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Editor's note: For an explanation of the Rule of 72, click here.
The list of Chase for the Sprint Cup drivers eliminated by the Rule of 72 is longer now after last week's race at Talladega.
Kurt Busch joined the list of drivers eliminated from contention with his 18th-place finish, which gave him exactly 72 points under the Rule of 72. Clint Bowyer finished 10th, but at 71 points, he's all but technically eliminated. Busch and Bowyer join Kasey Kahne, Joey Logano, Ryan Newman and Carl Edwards among drivers who have been eliminated from contention.
Barely hanging on is Dale Earnhardt Jr. with 68 points. He would need to win the next three races to go into Homestead with a chance to take the Sprint Cup title. Faring only slightly better is Greg Biffle, who has 65 points and only one top-five finish in the Chase. Unless these two drivers have outstanding finishes at Martinsville, they will soon join their fellow competitors on the list of eliminated drivers.
So who still has a realistic shot at the 2013 title?
Jeff Gordon has had a very consistent Chase so far, but his 14th-place finish at Talladega has left him in a compromised position with four races remaining.
My pick to win at Talladega was Kevin Harvick, but he fell short of that prediction with a 12th-place finish. While Harvick gained ground on Matt Kenseth, he actually lost a point to new points leader Jimmie Johnson.
Kyle Busch was the driver who helped himself the most on Sunday in the Chase standings. His fifth-place finish at Talladega gives him five top-five finishes in six events. The only blemish on his record is his 34th-place showing at Kansas, but that finish is the biggest reason he's 22 points behind Kenseth and 26 behind Johnson in the points standings.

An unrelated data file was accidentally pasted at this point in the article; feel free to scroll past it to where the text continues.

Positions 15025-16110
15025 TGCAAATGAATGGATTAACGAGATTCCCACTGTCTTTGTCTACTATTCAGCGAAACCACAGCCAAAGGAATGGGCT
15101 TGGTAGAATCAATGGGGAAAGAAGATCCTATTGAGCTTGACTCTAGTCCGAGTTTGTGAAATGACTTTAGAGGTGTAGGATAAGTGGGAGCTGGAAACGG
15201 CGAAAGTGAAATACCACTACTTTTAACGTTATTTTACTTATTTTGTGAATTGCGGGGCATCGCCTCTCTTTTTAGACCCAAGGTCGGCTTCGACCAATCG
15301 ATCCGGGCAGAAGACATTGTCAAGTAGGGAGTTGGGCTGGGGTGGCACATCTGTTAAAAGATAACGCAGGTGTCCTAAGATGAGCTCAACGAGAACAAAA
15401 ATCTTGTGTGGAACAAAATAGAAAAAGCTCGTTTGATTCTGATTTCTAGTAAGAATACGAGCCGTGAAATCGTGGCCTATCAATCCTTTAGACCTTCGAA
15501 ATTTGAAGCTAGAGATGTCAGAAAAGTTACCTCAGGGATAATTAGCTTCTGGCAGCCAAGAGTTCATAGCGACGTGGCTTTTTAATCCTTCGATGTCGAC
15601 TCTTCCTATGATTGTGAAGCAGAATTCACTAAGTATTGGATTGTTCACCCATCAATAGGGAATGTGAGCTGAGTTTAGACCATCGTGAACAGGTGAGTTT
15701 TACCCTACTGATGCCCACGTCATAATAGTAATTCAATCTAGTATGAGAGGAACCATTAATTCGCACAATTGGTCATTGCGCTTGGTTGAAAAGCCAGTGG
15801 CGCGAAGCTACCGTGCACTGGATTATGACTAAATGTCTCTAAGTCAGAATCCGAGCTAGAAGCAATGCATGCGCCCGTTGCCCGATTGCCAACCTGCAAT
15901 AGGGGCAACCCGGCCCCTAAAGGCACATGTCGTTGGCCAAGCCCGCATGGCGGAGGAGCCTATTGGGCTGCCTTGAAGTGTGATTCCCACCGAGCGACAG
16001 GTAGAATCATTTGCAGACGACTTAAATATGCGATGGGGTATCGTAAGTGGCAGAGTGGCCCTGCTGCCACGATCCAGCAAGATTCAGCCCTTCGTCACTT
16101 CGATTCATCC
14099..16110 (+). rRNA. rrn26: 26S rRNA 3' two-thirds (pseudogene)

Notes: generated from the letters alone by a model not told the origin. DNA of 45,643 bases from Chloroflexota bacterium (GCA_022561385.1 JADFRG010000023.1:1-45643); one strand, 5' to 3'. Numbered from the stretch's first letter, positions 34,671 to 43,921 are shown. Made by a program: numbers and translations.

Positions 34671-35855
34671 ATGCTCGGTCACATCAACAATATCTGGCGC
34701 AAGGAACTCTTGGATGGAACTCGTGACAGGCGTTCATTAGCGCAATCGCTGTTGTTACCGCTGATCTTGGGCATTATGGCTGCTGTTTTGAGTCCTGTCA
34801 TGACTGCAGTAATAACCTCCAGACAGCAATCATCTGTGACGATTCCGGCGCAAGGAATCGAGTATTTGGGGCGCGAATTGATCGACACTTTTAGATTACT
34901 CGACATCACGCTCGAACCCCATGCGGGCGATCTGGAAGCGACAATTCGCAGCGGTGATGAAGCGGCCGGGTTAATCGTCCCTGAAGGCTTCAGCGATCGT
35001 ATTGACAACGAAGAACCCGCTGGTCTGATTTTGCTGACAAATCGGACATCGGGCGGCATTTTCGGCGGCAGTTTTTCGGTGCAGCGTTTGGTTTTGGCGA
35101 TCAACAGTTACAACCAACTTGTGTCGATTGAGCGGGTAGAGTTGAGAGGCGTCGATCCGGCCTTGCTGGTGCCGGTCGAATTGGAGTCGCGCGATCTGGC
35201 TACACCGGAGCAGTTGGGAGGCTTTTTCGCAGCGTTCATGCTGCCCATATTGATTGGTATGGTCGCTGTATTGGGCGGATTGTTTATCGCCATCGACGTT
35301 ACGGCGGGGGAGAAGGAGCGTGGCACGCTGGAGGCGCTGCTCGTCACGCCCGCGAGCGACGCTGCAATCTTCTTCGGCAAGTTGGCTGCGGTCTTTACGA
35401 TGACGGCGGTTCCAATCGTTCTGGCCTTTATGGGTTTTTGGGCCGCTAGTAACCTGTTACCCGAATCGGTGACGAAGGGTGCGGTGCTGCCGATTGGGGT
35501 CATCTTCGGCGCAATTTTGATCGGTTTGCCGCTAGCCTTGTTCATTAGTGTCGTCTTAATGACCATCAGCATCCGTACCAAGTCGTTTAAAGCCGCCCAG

Among those still in contention to win the championship, Kenseth had the most disappointing day at Talladega, He spent much of the day leading the race, but ended it with a 20th-place finish -- his lowest during the Chase -- and the loss of the points lead he had since the Chase began. Johnson finished 13th and didn't really take the points lead away as much as Kenseth surrendered it to him.
To make matters worse for Kenseth and Kyle Busch, the tour's next stop is Martinsville, a track where neither driver has ever won a Sprint Cup race. And oh, by the way: Johnson has dominated at the paper-clip-shaped track, winning there eight times.
What's required to win at Martinsville, the smallest track on the Sprint Cup Series, is a completely different approach and different attitude than what drivers displayed last week at Talladega, the series' biggest track. At Talladega, it's about drafting and avoiding the multicar wreck. At Martinsville, it's about driving as hard as you can, while preserving your tires and brakes for a run to the checkered flag in the last 100 laps.
Every track requires something different -- a different discipline, a different technique, perhaps even a different frame of mind. Martinsville is about being aggressive on new tires, but it's also about knowing how to recognize the threshold where the tires begin to give up and the brakes begin to fade. A driver must be able to recognize that threshold and shift mindsets from being aggressive to preserving the car until the next pit stop.
That's the balance the drivers in contention must maintain if they want to close the gap between Johnson and Kenseth and themselves.